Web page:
A new report out today from the Ewing Marion Kauffman Foundation describes how most institutional investors, including larger state pension funds, endowments and foundations, may be shortchanged by their investments in venture capital funds.
Over the past decade, public stock markets have outperformed the average venture capital fund and for 15 years, VC funds have failed to return to investors the significant amounts of cash invested, despite high-profile successes, including Google, Groupon and LinkedIn.
The report, "We Have Met the Enemy … And He is Us," is based on a comprehensive analysis of the Kauffman Foundation’s more than 20 years of experience investing in nearly 100 VC funds. It illustrates a persistent pattern of inflated early returns in funds that may be used to raise subsequent funds and shows the poor historical performance of funds with more than USD500 million in committed capital.
Interviews with fund managers and limited partners also suggest that many institutional investors commonly maintain inadequate fiduciary oversight and are anchored to narrative fallacies about the benefits of venture capital as an investment class.
The authors call upon institutional investment committees to require deeper due diligence of VC investments and more rigorous data analysis of VC portfolio performance relative to the public markets. The authors also urge limited partner investors to charge more for providing capital to risk assets by insisting on preferred investment returns before sharing profits with general partners – as is often the practice with buyout and growth investment firms.
"Investments in venture capital funds should be measured against the naive alternative investment – publicly traded small company stocks," says Diane Mulcahy (pictured), director of private equity at the Kauffman Foundation and the paper’s lead author.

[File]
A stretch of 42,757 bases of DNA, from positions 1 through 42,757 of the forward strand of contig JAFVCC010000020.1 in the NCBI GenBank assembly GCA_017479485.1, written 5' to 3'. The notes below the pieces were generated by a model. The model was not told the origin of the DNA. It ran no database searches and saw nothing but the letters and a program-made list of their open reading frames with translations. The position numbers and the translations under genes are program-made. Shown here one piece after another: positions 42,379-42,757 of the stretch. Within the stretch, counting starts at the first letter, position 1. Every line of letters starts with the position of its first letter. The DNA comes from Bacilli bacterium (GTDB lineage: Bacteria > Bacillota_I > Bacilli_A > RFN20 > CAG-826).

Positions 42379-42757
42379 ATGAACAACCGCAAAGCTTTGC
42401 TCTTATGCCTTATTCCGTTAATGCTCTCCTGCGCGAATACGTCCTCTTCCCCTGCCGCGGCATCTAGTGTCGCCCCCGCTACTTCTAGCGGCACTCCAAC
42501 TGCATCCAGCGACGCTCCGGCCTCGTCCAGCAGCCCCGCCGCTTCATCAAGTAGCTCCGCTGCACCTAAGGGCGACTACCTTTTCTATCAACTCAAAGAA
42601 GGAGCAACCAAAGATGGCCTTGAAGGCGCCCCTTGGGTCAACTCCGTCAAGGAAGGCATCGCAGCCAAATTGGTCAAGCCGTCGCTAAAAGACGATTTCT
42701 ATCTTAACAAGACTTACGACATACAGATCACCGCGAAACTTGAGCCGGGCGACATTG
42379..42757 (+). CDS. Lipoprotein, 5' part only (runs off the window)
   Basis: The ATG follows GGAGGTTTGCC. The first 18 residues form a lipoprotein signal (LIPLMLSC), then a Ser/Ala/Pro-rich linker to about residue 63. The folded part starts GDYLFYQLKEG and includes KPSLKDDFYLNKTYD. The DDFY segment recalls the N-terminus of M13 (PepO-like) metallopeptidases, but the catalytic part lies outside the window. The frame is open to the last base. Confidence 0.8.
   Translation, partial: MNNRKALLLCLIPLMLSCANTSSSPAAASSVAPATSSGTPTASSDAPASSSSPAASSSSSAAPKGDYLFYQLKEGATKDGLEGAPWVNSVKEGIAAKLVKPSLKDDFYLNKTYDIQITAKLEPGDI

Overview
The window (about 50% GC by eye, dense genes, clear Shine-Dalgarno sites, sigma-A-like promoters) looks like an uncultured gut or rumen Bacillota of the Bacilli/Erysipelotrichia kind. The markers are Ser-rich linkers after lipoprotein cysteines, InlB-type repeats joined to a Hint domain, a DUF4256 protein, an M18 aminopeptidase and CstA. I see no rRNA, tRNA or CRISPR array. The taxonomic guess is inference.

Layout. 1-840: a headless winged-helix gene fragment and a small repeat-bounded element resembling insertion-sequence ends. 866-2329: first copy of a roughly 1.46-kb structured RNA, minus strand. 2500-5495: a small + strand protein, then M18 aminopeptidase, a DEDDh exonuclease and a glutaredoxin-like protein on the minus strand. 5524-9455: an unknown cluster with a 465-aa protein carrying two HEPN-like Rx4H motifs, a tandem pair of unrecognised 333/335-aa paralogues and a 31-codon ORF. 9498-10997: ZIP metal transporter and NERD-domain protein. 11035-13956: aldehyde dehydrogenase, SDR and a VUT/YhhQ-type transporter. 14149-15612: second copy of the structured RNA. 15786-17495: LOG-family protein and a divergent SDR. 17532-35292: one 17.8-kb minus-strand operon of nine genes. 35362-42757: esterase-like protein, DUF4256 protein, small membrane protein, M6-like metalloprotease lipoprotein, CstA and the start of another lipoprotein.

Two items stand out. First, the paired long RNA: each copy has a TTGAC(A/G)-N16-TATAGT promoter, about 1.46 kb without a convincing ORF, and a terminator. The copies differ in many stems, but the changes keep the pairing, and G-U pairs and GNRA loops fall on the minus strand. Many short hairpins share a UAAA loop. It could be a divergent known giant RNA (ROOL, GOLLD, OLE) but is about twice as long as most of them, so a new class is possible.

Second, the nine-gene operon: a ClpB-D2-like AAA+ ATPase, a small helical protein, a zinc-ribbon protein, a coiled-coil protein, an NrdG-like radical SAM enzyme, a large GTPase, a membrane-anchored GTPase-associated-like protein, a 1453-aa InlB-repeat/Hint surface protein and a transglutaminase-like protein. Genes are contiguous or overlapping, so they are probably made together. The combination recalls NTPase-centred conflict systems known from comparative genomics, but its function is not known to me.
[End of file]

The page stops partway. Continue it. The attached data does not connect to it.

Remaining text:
The authors also recommend that foundations, endowments and corporate and state pension funds negotiate investment terms that better align their interests as limited partners with those of the general partners in which they invest. The report suggests potentially troubling asymmetries between the information required by venture capital funds from portfolio companies and the information they are required to provide to limited partners of the funds.
"At a time when many general partners cannot raise follow-on funds from limited partners, we think that an understanding of how partners share income and budget for expenses is vital both to LPs and to GPs who must co-invest with dependable partners," says Harold Bradley, Kauffman’s chief investment officer and report co-author. "The alternative is a nightmare of recurring arguments over clawbacks, extensions of fund life, and ultimately stock certificates on the wall when a failing general partner walks away from struggling companies."
The Foundation found that the most significant excess returns earned from venture capital occurred in funds raised prior to 1996, and those funds averaged $96 million in committed capital. Many of those successful funds led managers to raise successively larger funds, which significantly eroded returns and maximised general partner profits through fee-based income at the expense of limited partner success.
"The result is that institutional investors end up paying general partners – who typically commit only 1 per cent of partner dollars to a new fund while LPs commit the remaining 99 per cent – quite handsomely to build funds, not build companies," says Mulcahy.
"We believe LPs have a responsibility to fix what’s broken in the investment model, and that starts with better information and budget approval rights," says Bradley. "Some insiders cry that not enough venture money is being steered to early-stage companies – but with six times the capital invested every year this decade than was invested in the entire decade of the 1980s, too much capital is the problem and LPs are not charging enough for that capital."
The report goes on to outline a series of steps the Kauffman Foundation itself will take to correct its approach to venture capital investing. Mulcahy, who manages the Foundation’s VC portfolio, said: "We are changing our investment behaviour based on this data; going forward, we expect to be much more selective and disciplined investors in only a handful of VC funds."